Congress Passes Stopgap Funding Measure

This week the House and Senate passed a continuing resolution funding the government until March 18, thereby avoiding a government shutdown and cutting $4 billion from current fiscal year spending. House Majority Leader Eric Cantor (R-VA) said Thursday that House Republicans plan to keep cutting spending at a rate of $2 billion a week, through two-week spending bills, until the Senate makes clear its position on a budget for the rest of FY 2011. House Republicans last month passed a bill to finish out the fiscal year, cutting $61 billion from 2010 levels. However, President Obama has issued a veto threat on that bill, saying House Republicans’ cuts are unacceptable. Senate Democrats have said that the non-spending “policy” provisions of the House Republicans’ bill regarding the environment and healthcare will also have to be struck before an agreement can be reached.

SEC Votes to Restrict Bonuses

On Thursday, the Securities and Exchange Commission voted to pass new restrictions on bonuses at large brokers and investment advisers, including hedge funds. The new restrictions are nearly identical to rules proposed by the Federal Deposit Insurance Corp. (FDIC) last month that apply to the banks that the FDIC oversees. The Dodd-Frank Wall Street Reform Act, which mandates the bonus rules, requires seven federal banking regulators to write the rules jointly. The SEC’s proposal will require brokers and advisers with more than $1 billion in assets to disclose the bonus arrangements of their executives, directors and lower-rung employees to the SEC annually. The proposal will also require firms with at least $50 billion in assets to hold half of the bonuses of top executives and heads of business units for three years. Any bonuses would have to be adjusted for losses at the firm after the pay was awarded. A 45-day public comment period follows Wednesday’s vote. A second vote by the commission is required before the proposal can be made final.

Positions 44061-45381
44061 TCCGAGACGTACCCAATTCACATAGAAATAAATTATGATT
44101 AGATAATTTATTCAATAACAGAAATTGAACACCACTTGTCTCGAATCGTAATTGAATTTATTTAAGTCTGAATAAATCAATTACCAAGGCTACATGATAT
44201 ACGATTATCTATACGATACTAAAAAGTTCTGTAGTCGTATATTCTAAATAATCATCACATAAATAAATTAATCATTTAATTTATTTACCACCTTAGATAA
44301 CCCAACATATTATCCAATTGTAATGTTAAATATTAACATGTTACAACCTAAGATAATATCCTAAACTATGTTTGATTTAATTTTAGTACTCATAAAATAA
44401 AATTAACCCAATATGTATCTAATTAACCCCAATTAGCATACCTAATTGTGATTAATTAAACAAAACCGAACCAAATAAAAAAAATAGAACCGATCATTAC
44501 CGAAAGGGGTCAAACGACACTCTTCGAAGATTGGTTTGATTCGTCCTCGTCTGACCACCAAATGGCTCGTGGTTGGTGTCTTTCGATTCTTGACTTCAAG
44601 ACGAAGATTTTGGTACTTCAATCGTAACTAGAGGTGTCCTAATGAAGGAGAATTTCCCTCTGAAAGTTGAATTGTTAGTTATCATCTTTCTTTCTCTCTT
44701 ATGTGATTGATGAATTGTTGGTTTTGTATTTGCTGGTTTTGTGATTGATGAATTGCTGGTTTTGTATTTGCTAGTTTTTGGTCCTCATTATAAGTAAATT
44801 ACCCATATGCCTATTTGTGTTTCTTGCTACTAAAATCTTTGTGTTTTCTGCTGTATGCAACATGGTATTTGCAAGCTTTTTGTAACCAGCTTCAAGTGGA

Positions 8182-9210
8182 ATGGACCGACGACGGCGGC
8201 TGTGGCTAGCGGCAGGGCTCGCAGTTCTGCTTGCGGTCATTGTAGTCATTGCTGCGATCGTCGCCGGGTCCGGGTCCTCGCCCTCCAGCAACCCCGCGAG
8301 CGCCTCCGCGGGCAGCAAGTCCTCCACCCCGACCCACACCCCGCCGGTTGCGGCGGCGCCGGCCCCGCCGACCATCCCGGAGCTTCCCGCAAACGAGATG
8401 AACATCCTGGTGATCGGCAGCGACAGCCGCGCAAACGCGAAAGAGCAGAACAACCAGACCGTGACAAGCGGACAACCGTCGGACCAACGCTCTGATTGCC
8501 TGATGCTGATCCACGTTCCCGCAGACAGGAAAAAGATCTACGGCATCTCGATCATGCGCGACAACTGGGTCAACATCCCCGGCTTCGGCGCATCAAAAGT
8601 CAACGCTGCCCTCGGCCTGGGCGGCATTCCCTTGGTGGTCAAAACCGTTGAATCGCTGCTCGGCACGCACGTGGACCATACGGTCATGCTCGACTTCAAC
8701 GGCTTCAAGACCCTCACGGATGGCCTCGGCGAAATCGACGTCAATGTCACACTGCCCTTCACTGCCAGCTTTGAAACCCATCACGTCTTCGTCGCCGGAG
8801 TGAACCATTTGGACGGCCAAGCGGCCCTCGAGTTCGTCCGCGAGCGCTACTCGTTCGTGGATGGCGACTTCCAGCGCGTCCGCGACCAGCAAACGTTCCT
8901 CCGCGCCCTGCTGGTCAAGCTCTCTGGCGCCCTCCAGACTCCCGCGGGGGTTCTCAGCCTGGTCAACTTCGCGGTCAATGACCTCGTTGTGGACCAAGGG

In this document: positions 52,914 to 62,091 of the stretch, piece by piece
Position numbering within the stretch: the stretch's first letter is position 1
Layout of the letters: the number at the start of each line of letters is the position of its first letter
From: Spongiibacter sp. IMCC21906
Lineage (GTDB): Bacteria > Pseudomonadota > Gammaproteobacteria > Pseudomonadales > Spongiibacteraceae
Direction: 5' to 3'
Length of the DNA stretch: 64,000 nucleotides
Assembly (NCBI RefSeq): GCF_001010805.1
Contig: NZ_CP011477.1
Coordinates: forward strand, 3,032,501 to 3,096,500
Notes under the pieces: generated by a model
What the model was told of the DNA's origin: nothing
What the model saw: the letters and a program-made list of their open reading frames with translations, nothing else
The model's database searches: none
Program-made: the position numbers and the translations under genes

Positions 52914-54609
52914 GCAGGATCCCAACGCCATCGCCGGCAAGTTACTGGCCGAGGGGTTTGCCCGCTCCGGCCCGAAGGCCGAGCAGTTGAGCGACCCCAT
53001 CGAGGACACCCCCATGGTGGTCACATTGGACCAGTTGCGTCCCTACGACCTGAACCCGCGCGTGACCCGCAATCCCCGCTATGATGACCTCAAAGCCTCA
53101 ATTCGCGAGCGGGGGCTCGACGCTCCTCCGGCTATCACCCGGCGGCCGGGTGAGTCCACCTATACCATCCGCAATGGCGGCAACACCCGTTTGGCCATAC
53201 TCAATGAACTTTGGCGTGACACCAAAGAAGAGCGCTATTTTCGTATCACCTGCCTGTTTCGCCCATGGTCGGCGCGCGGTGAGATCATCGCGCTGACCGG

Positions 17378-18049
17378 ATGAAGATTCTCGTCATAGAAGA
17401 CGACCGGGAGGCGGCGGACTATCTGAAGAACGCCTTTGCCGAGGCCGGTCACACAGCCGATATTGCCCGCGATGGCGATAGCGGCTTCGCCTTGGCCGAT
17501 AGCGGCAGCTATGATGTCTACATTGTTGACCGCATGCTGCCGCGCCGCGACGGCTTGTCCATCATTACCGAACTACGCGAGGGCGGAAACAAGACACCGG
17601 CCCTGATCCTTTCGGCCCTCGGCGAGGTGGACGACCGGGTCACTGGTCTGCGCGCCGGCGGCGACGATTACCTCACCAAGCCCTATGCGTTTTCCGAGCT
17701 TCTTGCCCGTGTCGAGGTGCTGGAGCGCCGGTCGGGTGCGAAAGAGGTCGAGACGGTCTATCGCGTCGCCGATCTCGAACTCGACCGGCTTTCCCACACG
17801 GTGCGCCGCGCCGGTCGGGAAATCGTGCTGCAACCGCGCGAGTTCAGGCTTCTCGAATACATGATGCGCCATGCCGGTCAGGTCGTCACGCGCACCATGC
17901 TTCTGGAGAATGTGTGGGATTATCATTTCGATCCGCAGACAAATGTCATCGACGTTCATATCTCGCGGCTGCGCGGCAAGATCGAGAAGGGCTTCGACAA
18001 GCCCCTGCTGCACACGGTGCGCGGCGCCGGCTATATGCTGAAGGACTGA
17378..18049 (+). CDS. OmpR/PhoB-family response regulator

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Financial Services Update – February 25, 2011

Government Shutdown Looms

On Friday, House Republicans are expected to release a two-week stop-gap funding measure that would cut $4 billion in spending from the current fiscal year’s budget. While Senate Democrats have indicated they will likely not support the proposed $4 billion in cuts, momentum has shifted towards reaching an agreement to avoid a March 5th shutdown when the current funding measure expires. The new Republican spending measure will come on the heels of the just passed House Republicans’ seven-month appropriation bill that would have slashed $61 billion from the current fiscal year spending. The yet to be released House Republican spending plan is expected to make the cuts in the two-week spending bill proportional to the levels in the measure passed last week.